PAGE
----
How osteoclasts break down bones

Bone resorption and bone building

The bone is in a constant process of building, dismantling and remodeling, so that every person receives a completely new skeleton almost every 7 years. A person who is 84 years old has "changed" his skeleton 12 times.

The human bone is so dynamic because the skeleton has to constantly adapt to new conditions. A good example of this are the braces, which allow the teeth to be repositioned by pressing the roots of the teeth on the jawbone. Bones stressed by exercise, exercise and weight become thicker and stronger. Bones that lack exercise and stress become thinner and weaker.

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But how does the bone accomplish such remodeling measures? The bone substance itself consists of two materials: the connective tissue, which is responsible for the flexibility of the bone, and the mineral part, which ensures the typical strength of the bone.

In normal bone metabolism there is a steady balance between bone loss and bone formation

Two types of cells play the main role in bone metabolism

  1. Osteoblasts are cells that make bones build up.
  2. So that the bone does not continue to grow, there are cells that break down the Bone substance cause. This is the Osteoclasts.

The following example from road construction helps to better understand the function of the cells that break down and build up bones (osteoclasts and osteoblasts): Everyone knows that after a severe winter there can be a considerable increase in potholes in the asphalt of the streets. In order to remedy this situation, ideally the defective part of the roadway is first removed in the spring and then filled with fresh asphalt in a second operation.

Bones work in a similar way, because there are not only natural remodeling processes, but also defects that can arise from overload, accidents and incorrect movements. These micro-fractures (microfractures), which must not be confused with typical bone fractures, trigger repair processes in the bone: the osteoclasts break down the defective bone in the area of ​​the microfractures and the osteoblasts build up new, stable bone. The cooperation of the bone cells is perfectly coordinated.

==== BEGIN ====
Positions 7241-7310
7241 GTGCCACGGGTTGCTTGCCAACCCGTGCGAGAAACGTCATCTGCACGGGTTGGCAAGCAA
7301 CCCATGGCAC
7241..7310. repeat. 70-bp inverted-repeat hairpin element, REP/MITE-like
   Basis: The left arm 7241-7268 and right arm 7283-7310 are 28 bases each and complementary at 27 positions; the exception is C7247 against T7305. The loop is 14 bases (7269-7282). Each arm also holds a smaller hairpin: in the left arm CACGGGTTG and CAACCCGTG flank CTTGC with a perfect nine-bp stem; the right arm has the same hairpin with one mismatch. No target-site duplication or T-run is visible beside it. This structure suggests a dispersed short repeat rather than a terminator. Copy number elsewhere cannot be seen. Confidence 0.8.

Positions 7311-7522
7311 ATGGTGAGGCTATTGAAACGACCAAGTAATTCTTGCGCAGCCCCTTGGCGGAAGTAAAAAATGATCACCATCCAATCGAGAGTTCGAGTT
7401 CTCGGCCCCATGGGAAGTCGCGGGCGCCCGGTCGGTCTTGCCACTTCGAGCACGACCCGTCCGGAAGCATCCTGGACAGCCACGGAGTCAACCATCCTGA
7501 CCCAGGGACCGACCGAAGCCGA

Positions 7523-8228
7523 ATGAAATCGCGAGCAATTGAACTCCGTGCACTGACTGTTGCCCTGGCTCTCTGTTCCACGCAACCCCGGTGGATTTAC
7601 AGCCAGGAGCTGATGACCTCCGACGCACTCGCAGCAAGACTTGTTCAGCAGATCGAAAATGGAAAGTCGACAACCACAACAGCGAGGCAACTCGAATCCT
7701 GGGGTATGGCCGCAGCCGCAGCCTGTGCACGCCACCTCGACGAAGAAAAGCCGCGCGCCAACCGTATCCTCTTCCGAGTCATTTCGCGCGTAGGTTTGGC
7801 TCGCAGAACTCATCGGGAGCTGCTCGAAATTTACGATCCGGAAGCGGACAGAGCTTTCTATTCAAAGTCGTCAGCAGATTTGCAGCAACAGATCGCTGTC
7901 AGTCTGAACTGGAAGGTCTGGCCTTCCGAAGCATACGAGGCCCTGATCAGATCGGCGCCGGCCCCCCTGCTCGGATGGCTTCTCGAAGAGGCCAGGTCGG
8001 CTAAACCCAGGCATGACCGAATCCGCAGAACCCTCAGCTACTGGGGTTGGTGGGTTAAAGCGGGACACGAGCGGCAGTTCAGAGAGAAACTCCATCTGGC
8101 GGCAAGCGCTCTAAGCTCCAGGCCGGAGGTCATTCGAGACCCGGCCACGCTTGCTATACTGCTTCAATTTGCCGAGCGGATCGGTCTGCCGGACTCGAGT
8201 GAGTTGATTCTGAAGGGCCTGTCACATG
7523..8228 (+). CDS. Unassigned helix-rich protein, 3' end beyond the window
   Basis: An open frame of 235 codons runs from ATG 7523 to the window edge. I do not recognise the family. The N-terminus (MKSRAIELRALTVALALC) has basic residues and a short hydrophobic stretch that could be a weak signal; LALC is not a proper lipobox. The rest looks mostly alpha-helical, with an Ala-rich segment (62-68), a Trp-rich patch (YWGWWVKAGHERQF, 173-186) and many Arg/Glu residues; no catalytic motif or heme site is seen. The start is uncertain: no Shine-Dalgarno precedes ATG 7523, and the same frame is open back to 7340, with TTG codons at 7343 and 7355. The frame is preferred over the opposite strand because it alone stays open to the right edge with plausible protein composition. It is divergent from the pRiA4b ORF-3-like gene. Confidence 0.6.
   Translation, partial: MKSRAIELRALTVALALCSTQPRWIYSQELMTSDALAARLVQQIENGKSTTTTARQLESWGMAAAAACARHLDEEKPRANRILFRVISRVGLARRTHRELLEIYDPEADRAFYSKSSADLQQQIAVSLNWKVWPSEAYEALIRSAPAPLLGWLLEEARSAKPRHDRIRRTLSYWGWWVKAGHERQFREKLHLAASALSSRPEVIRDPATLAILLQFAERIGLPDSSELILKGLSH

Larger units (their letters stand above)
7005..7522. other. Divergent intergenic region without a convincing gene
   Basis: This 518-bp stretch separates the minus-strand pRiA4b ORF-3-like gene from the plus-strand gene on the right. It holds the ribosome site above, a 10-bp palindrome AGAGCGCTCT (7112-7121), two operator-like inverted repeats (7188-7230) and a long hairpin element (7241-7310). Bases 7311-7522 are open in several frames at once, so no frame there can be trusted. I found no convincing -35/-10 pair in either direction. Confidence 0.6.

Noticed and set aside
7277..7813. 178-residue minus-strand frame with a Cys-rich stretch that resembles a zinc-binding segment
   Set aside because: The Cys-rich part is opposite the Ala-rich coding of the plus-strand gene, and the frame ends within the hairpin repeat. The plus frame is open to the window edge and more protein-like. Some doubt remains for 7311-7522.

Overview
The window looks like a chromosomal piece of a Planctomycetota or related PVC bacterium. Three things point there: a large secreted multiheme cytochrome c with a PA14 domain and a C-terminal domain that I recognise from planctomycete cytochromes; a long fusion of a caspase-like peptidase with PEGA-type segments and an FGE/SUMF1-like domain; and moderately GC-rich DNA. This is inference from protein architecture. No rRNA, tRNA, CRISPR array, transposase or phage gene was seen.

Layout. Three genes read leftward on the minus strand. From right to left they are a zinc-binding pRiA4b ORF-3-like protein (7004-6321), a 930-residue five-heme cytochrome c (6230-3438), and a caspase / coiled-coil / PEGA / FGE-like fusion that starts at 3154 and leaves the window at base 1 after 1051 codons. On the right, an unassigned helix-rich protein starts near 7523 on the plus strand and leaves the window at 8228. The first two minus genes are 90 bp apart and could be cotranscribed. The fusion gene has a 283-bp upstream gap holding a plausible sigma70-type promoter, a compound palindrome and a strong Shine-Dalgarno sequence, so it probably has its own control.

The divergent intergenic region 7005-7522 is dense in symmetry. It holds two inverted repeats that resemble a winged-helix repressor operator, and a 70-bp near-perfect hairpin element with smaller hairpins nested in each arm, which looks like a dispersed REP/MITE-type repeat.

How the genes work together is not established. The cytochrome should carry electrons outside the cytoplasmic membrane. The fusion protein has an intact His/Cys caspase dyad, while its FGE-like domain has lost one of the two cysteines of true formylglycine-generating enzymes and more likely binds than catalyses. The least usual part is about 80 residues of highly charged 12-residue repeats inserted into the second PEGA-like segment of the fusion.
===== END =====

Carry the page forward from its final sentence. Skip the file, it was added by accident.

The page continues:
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Own language of the osteoclasts and osteoblasts among themselves

Osteoblasts play an important role in bone metabolism. They produce substances with which they can increase or slow down the activity of the osteoclasts. The key substance is called RANK ligand or RANKL (the name is an abbreviation from cell biology), a molecule that fits into the RANK “lock” on the surface of the osteoclast. By releasing RANKL, osteoblasts can activate osteoclasts.

But so that the entire bone processes do not get out of balance, the osteoblast produces another signaling molecule called osteoprotegerin (OPG). OPG can intercept the RANKL and thus stop its effect. This process slows down the activity of the cells that break down the bone, the osteoclasts.

If the finely regulated cooperation between osteoclasts and blasts is disturbed by disease, bone health is also affected. A well-known example of this is osteoporosis. In this disease, the osteoclasts work far faster than the osteoblasts can. The result is the frequent bone loss (osteoporosis, osteopenia) in old age (mostly in women after menopause), which can lead to fractures and disability if there is a significant loss of mass.